Sudbury engineering firm Delphi to close with the loss of more than 500 jobs

Delphi Diesel Systems in Sudbury. Picture: GREGG BROWN

Delphi Diesel Systems in Sudbury. Picture: GREGG BROWN - Credit: Gregg Brown

Staff at an engineering firm in Sudbury have been told the plant is to close with the loss of more than 500 jobs.

Delphi Diesel Systems, whose factory is based in Newton Road, has announced the site will be scaled down before finally closing in 2020, despite being “highly profitable”.

In June, the company, which makes diesel fuel injectors and filters for commercial vehicles, announced it was entering into a consultation about the long-term future of the plant.

The union Unite says it understands that the American-owned firm plans to move work to Romania for cheaper labour costs and greater government subsidies.

Unite called on the government to step up its industrial strategy following the announcement and it is understood that 50 jobs will go between now and Christmas.

Tony Burke, Unite assistant general secretary for manufacturing, said: “The news from Suffolk today reinforces the need for a strong and robust industrial strategy to be activated immediately to secure these highly skilled manufacturing jobs so they remain in the UK rather than move to a low cost country.

“It is time for the business secretary Greg Clark to translate the rhetoric of an industrial strategy into practical action to secure essential UK manufacturing jobs, especially in rural Suffolk where such skilled industrial jobs are thin on the ground. The minister needs to accelerate into top gear.”

Neal Evans, Unite regional officer, said: “We definitely believe that the company jumped the gun, putting the jobs of the workers and the security of their families in danger, as it did not allow enough time for alternatives to be developed.

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“What is happening here is that the work at the Sudbury plant, which is making a healthy six-figure profit each month, is being sent to Romania where labour costs are lower and subsidies are greater.

“The company has said that some of the work would be transferred to another site in Gloucestershire, but we have no written assurances that this will be the case.

“We will continue to campaign for the company to reverse the closure and we desperately need a pro-active and coherent industrial strategy as the country faces up to the daunting economic challenges of the post-Brexit world.

“We are also disappointed that not one of the East Anglian Tory MPs signed the House of Commons Early Day Motion (EDM) motion expressing ‘grave concern’ that more than 500 jobs at the profitable in Suffolk site were under threat.”

The news comes after the government announced new diesel and petrol cars and vans will be banned in the UK from 2040 in a bid to tackle air pollution.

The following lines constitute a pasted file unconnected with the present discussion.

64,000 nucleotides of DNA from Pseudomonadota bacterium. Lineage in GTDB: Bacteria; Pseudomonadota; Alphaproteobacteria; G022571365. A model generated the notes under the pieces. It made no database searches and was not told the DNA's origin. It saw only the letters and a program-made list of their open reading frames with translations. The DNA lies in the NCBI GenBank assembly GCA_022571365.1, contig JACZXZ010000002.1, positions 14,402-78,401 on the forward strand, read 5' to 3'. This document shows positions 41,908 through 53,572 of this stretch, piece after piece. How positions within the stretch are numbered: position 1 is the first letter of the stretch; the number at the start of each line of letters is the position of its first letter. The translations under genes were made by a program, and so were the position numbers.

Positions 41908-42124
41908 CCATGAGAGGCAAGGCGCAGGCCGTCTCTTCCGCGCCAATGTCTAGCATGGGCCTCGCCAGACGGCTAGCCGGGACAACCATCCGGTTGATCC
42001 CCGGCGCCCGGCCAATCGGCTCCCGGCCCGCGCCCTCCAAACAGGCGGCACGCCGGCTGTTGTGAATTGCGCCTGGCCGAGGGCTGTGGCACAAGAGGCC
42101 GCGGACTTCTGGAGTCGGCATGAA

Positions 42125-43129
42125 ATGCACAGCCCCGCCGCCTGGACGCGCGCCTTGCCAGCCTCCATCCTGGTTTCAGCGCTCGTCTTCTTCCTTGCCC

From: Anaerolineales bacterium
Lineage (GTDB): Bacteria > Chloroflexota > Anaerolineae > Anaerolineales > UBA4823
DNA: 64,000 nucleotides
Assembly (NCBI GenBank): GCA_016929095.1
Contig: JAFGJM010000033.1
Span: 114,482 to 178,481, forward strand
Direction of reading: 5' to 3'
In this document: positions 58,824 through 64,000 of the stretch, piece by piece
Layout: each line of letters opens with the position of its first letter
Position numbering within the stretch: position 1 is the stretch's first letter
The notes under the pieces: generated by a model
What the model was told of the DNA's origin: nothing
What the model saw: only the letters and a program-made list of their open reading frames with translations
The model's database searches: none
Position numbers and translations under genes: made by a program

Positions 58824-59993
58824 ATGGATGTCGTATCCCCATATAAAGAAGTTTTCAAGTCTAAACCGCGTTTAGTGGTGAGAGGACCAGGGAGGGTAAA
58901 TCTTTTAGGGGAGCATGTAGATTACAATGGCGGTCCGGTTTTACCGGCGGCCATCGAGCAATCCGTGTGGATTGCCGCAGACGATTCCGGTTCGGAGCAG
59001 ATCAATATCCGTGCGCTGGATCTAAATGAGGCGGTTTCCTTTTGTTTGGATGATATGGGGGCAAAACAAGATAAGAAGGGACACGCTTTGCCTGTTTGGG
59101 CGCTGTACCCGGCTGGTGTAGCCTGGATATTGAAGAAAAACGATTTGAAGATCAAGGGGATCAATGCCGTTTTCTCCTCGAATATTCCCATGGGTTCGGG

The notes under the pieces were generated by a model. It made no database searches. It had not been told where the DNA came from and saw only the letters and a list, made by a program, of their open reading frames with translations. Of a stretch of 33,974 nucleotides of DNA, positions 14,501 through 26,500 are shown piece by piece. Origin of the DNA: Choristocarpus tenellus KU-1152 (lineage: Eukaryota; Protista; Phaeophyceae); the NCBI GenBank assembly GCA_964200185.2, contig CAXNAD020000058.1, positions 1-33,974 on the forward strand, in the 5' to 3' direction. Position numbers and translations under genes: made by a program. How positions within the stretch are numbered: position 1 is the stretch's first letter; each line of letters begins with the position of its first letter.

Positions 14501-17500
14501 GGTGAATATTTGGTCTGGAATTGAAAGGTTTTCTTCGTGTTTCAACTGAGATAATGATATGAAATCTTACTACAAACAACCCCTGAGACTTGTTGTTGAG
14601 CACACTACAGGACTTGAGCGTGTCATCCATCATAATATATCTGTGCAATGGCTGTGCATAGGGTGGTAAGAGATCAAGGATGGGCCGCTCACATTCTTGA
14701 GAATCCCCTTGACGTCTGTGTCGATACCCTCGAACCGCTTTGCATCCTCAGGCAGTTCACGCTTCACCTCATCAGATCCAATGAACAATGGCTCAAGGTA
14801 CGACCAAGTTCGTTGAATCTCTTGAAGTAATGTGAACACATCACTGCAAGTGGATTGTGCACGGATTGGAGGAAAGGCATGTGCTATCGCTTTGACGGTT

• In June, MP James Cartlidge warned Sudbury must remain commercially competitive if Delphi closed

South Suffolk MP James Cartlidge said: “Clearly this is bad news and will be a blow to all employees at the plant.

“It is well known that the plant has been successful and profitable, and that the workforce is of the highest quality.

“However, we already knew that the plant faced a challenging future, and that when the consultation was announced most people appreciated that there was a relatively high probability of the plant being closed because of the structural market shift away from diesel.

“Indeed, just in the last week we have had further confirmation of the reality of the challenge facing diesel producers with the government announcing a ban on the sale of new diesel cars and vans from 2040.

“Obviously, the closure of the plant is not a direct result of the government’s announcement, but it underlines the reality that the whole automotive industry is moving away from diesel propulsion and towards a new future of more environmentally-friendly engine systems.

“I understand there will be around 50 redundancies between now and Christmas, and whilst this is bad news, it is nevertheless a positive of sorts that the closure will be phased over three years.

“At the very least this gives the workforce time to look for alternative employment and I understand that external consultants will be brought in to assist with this process.

“I also understand that the company will now start the process of offering early retirement, or even possibly relocation, but this is obviously a matter for the company to sort out with its staff members.

“Finally, we must not forget that nationally we have the lowest unemployment rate since 1975 and that Sudbury remains an attractive place to run a business.

“The responsibility going forward is for national and local stakeholders to come together to ensure that Sudbury has an even brighter future.”